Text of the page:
Anatolian Ravoili with Chickpeas, Feta and Brown Butter
Rockin' Granola Cookies

Apple Galette with Caramel Sauce

A wonderfully buttery dough with a bit of a cornmeal crunch. Five spice powder laced apples that are sweetened with agave syrup, all baked up and drizzled with a warm caramel sauce. 

 

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Here, have a taste, you'll love it. 

I know you want to make one for yourself, so let's get going...

 

 

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For the dough you'll need flour, cornmeal, sugar, salt, yogurt, butter and water. 

The butter was hanging out in the fridge wanting to stay super cold for the dough. 

 

 

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I decided to make the dough in the food processor. In the bowl, fitted with the steel blade, add the flour, cornmeal, salt and sugar.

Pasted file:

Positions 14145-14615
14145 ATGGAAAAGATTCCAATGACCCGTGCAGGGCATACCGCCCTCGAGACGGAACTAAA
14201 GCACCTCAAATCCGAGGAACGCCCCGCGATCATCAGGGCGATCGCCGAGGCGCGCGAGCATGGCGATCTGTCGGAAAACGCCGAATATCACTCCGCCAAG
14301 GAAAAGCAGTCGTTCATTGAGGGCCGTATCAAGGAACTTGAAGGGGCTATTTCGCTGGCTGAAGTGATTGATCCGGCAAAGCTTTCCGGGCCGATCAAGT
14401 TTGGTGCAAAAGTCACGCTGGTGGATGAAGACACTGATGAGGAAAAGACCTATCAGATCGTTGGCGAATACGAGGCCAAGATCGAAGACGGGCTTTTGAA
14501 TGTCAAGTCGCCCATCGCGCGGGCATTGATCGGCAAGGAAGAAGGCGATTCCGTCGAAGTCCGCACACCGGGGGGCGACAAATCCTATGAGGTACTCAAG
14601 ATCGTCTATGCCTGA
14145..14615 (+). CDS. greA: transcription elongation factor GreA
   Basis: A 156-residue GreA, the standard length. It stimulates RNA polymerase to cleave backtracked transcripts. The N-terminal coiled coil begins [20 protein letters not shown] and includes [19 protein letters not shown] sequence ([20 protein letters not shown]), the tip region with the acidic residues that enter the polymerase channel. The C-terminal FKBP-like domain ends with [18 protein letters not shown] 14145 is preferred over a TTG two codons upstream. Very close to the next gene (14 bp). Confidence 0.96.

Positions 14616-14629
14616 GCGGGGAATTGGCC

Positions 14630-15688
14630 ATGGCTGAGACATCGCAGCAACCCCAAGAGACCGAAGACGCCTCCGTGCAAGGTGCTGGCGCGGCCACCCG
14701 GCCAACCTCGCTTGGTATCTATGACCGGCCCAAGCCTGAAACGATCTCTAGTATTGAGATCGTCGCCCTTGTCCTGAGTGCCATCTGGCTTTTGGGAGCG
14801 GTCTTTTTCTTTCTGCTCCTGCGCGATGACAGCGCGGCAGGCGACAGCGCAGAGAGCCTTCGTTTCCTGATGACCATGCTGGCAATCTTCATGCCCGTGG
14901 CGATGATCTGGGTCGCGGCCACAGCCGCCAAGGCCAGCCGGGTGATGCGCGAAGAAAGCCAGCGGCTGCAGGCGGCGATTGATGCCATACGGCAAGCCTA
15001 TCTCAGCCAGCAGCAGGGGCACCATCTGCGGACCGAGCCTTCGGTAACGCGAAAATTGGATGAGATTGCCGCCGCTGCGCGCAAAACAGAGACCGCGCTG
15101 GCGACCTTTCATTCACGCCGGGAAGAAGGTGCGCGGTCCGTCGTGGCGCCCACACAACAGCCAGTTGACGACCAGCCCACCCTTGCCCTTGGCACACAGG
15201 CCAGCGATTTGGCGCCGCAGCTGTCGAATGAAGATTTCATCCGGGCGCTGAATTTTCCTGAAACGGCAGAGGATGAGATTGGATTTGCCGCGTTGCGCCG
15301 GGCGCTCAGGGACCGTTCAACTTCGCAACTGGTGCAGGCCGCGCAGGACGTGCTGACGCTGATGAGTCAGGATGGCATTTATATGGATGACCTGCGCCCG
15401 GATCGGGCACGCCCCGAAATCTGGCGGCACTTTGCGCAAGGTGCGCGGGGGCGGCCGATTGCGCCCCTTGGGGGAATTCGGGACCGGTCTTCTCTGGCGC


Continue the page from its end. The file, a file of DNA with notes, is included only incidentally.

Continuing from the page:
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Add the super cold butter pieces and pulse a few times. 

 

 

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Combine the yogurt and ice water, mixing well. Add to the flour and cornmeal on pulse mode. 

 

 

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Once the dough comes together, remove from the work bowl and pat into a disk. 

 

 

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Cut the disk in half and shape into two pieces of dough

 

 

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Shape into disks and wrap in plastic wrap. Place in the refrigerator for two hours. 

 

While the dough is chillin' like a villan, peel, core and slice the apples. 

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Into a mixing bowl, add lemon juice and the prepared apples. Mix, mix.  

 

 

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Season the apples with the five spice powder, agave syrup and a pinch of salt. Mix gently. 

 

 

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After about 2 hours, remove the dough from the refrigerator.

It should be ready to work after about 20 minutes. 

This is a very easy dough to work with, I rolled it out pretty darned thin and it held up great.